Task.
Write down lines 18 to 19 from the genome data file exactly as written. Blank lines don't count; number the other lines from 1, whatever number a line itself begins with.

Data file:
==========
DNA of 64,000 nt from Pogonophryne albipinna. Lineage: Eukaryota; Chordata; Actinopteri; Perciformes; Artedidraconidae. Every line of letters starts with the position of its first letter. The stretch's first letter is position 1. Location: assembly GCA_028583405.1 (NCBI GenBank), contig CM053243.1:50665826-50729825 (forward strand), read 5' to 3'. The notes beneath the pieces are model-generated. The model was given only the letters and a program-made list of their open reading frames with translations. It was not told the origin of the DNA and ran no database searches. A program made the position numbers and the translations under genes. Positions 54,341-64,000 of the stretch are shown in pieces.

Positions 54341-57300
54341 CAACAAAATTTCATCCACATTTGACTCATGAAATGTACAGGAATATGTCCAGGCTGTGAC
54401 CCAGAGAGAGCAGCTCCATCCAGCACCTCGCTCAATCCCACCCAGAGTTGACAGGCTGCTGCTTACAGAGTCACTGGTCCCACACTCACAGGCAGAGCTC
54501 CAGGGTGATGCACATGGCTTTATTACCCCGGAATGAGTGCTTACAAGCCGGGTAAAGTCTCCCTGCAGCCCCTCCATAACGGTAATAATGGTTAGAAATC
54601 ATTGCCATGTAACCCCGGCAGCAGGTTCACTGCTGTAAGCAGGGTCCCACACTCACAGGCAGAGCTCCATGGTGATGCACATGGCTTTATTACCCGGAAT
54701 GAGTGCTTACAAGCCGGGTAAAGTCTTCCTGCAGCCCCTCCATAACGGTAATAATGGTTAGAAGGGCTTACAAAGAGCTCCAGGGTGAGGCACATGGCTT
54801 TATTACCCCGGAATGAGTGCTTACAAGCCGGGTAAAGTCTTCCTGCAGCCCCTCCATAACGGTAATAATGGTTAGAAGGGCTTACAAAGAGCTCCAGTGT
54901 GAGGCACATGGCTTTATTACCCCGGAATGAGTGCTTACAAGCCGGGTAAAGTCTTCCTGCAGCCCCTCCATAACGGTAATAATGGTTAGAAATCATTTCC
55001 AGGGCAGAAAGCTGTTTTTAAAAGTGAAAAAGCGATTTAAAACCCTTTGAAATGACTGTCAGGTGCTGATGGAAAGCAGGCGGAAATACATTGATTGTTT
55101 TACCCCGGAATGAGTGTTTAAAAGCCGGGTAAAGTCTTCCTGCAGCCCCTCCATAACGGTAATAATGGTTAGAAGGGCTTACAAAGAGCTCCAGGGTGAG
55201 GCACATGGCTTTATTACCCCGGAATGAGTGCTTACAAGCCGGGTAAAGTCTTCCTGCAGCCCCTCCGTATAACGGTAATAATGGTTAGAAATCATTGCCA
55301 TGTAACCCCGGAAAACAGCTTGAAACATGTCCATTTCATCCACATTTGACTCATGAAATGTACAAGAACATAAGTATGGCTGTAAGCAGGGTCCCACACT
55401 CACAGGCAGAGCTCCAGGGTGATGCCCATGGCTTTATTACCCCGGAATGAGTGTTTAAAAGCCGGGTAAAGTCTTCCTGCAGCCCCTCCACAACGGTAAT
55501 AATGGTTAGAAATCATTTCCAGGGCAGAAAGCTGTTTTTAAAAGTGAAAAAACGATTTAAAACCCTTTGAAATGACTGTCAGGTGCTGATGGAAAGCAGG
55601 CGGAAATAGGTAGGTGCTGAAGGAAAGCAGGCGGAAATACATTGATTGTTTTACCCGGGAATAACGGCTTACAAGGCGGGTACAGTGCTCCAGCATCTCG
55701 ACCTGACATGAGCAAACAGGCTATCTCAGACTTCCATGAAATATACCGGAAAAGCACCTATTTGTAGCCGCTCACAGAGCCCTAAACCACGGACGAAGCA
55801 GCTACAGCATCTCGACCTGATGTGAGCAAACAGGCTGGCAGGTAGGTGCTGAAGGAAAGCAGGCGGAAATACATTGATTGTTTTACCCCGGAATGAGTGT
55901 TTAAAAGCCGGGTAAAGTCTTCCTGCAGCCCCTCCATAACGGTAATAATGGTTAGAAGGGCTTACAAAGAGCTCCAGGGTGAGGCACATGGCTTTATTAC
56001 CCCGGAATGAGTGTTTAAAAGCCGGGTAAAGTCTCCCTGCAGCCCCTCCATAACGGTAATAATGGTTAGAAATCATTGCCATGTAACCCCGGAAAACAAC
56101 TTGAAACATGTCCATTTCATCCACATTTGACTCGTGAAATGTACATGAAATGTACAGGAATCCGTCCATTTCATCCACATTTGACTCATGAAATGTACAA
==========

55801 GCTACAGCATCTCGACCTGATGTGAGCAAACAGGCTGGCAGGTAGGTGCTGAAGGAAAGCAGGCGGAAATACATTGATTGTTTTACCCCGGAATGAGTGT
55901 TTAAAAGCCGGGTAAAGTCTTCCTGCAGCCCCTCCATAACGGTAATAATGGTTAGAAGGGCTTACAAAGAGCTCCAGGGTGAGGCACATGGCTTTATTAC